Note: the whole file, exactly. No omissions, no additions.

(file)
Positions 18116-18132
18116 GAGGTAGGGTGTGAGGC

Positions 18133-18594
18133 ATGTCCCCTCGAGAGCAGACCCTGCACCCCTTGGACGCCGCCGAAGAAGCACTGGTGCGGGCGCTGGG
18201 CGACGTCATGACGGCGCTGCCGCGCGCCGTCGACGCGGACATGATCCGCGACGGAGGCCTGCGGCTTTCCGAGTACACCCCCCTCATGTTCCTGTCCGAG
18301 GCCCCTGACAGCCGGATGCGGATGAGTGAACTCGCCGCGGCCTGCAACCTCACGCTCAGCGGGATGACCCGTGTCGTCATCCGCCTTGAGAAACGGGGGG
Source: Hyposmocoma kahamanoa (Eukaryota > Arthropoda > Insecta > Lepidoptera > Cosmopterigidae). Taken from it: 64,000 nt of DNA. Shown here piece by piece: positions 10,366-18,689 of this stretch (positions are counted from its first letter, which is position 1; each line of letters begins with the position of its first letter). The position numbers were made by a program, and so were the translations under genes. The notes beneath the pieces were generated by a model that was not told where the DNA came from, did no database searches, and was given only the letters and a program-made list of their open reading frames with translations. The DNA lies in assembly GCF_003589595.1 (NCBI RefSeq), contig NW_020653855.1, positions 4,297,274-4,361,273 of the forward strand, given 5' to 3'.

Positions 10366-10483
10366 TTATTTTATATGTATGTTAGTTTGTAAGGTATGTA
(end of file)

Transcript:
Positions 18116-18132
18116 GAGGTAGGGTGTGAGGC

Positions 18133-18594
18133 ATGTCCCCTCGAGAGCAGACCCTGCACCCCTTGGACGCCGCCGAAGAAGCACTGGTGCGGGCGCTGGG
18201 CGACGTCATGACGGCGCTGCCGCGCGCCGTCGACGCGGACATGATCCGCGACGGAGGCCTGCGGCTTTCCGAGTACACCCCCCTCATGTTCCTGTCCGAG
18301 GCCCCTGACAGCCGGATGCGGATGAGTGAACTCGCCGCGGCCTGCAACCTCACGCTCAGCGGGATGACCCGTGTCGTCATCCGCCTTGAGAAACGGGGGG
Source: Hyposmocoma kahamanoa (Eukaryota > Arthropoda > Insecta > Lepidoptera > Cosmopterigidae). Taken from it: 64,000 nt of DNA. Shown here piece by piece: positions 10,366-18,689 of this stretch (positions are counted from its first letter, which is position 1; each line of letters begins with the position of its first letter). The position numbers were made by a program, and so were the translations under genes. The notes beneath the pieces were generated by a model that was not told where the DNA came from, did no database searches, and was given only the letters and a program-made list of their open reading frames with translations. The DNA lies in assembly GCF_003589595.1 (NCBI RefSeq), contig NW_020653855.1, positions 4,297,274-4,361,273 of the forward strand, given 5' to 3'.

Positions 10366-10483
10366 TTATTTTATATGTATGTTAGTTTGTAAGGTATGTA